The Fight for Missouri by Thomas L. Snead
from the Election of Lincoln to the Death of Lyon
Foreword by Dick Titterington, aka theCivilWarMuse
published October 2013 by Trans-Mississippi Musings Classics
It’s 1861 in Missouri, a border state in which slavery is legal. The new Governor, Claiborne F. Jackson, is pro-Southern and wants to take his State out of the Union and into the Confederacy. Meanwhile, Frank Blair is just as determined to do whatever it takes to keep Missouri in the Union. Early in 1861, Blair obtains an ally in his cause when Captain Nathaniel Lyon is reassigned to provide security to the St. Louis Arsenal in St. Louis. Both sides scheme to get control of the arsenal and its valuable store of armaments.
The competition for the arsenal escalates into armed conflict when a large force of Federal Volunteers under Lyon’s command surrounds and captures an encampment of Missouri State Militia at Camp Jackson in St. Louis. The escalation continues when Brigadier General Lyon moves against the State capital and sends Governor Jackson into exile. Missourians march against Missourians in the Battle of Boonville, then the Battle of Carthage before ending with the Southern victory at the Battle of Wilson’s Creek.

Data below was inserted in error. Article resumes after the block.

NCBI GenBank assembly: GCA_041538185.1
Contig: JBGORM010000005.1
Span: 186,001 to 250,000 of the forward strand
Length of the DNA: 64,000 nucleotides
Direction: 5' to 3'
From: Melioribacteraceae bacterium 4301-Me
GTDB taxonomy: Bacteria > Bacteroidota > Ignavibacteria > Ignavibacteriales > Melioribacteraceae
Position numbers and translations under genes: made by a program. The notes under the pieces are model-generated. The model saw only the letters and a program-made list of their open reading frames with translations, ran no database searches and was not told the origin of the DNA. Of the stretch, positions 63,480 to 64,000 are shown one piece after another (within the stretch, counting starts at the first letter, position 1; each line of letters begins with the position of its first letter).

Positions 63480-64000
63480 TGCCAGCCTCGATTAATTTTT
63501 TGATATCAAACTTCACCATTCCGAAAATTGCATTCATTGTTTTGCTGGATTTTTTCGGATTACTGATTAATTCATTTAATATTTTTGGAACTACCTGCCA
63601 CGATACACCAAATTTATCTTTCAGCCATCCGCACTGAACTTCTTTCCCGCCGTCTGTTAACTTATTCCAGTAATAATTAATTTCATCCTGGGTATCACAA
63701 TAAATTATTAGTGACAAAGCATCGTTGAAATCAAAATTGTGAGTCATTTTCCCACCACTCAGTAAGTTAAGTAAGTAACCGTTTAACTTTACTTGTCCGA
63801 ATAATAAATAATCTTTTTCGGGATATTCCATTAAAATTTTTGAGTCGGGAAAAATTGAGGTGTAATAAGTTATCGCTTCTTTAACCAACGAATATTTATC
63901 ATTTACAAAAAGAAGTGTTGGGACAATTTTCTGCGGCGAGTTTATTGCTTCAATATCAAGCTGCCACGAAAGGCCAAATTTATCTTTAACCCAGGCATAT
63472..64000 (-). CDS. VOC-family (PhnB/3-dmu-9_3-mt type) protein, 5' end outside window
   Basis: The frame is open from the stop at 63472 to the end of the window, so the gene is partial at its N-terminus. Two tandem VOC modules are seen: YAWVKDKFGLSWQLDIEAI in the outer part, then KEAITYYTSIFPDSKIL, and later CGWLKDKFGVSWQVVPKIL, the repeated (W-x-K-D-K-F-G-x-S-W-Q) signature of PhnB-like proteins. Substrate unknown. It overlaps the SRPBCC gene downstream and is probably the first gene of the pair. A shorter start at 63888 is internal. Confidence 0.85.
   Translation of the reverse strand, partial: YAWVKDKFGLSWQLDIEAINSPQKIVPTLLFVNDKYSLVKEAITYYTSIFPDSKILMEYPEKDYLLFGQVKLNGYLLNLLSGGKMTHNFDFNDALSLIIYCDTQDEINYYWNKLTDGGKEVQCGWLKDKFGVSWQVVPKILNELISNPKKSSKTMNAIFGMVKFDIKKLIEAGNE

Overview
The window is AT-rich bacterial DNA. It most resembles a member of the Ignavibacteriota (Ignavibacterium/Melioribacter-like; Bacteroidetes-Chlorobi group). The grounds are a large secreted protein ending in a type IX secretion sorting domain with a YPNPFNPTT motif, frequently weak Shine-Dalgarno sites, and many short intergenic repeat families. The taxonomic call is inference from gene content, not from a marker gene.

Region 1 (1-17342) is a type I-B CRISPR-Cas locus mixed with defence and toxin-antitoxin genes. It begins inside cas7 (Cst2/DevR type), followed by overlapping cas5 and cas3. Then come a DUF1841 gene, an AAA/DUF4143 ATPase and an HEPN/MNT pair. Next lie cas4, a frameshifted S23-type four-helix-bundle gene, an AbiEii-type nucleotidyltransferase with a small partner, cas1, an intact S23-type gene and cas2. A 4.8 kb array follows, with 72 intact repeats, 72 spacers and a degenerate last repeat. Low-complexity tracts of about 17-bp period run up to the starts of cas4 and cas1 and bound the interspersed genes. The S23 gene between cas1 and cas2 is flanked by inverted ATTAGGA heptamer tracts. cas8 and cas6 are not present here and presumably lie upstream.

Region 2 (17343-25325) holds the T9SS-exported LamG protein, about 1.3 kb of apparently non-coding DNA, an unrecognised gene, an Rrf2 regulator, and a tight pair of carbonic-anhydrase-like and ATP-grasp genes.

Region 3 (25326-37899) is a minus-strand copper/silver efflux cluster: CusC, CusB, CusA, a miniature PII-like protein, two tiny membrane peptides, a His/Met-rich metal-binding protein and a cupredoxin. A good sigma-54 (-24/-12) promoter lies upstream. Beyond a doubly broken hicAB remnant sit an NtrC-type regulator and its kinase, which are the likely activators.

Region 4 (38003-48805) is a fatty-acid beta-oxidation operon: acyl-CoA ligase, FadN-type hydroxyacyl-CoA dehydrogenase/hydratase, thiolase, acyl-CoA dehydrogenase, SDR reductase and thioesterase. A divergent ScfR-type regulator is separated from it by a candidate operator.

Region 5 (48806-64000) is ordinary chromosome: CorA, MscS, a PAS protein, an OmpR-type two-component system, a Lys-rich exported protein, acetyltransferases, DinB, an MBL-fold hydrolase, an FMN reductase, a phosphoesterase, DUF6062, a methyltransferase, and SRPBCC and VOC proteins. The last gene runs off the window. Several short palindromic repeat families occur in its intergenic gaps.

Thomas L. Snead was in a unique position to provide an eyewitness account of the events taking place in 1861, the year in which the American Civil War came to the State of Missouri. In 1860, Snead wrote about politics for the Evening Bulletin, a St. Louis newspaper. Shortly after Claiborne Fox Jackson was inaugurated as Governor of the State of Missouri, Snead left the Bulletin and became a full-time aide to the new Governor. As a result, Thomas Snead was present at all of the key events which took place in Missouri in at the start of the American Civil War.